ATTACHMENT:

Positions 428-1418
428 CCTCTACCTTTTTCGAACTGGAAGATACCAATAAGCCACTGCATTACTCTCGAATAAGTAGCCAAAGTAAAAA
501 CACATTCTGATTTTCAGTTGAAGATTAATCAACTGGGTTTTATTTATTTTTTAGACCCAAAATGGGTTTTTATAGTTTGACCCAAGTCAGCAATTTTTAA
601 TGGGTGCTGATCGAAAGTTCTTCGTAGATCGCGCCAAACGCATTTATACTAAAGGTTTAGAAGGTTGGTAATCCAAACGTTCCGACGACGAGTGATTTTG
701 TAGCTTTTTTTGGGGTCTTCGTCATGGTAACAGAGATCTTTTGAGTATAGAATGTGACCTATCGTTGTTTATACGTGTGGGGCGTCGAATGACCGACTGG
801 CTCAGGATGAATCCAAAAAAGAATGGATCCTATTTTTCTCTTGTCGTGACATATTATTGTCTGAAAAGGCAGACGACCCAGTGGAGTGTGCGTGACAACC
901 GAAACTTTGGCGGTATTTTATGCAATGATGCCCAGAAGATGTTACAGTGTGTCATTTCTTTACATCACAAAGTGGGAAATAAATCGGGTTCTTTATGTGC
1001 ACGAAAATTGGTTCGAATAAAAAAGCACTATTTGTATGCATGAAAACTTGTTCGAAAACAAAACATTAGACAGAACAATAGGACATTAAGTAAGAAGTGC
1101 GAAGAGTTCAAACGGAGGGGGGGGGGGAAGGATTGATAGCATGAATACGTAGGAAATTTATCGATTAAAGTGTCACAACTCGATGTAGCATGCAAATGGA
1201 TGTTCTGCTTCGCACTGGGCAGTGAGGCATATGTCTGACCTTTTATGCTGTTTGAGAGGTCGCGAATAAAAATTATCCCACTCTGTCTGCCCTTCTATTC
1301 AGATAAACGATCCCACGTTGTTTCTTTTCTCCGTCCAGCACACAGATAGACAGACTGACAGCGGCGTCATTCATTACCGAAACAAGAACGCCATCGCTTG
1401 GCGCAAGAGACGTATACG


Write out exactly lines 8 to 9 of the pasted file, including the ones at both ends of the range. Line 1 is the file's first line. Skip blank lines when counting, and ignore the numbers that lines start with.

1001 ACGAAAATTGGTTCGAATAAAAAAGCACTATTTGTATGCATGAAAACTTGTTCGAAAACAAAACATTAGACAGAACAATAGGACATTAAGTAAGAAGTGC
1101 GAAGAGTTCAAACGGAGGGGGGGGGGGAAGGATTGATAGCATGAATACGTAGGAAATTTATCGATTAAAGTGTCACAACTCGATGTAGCATGCAAATGGA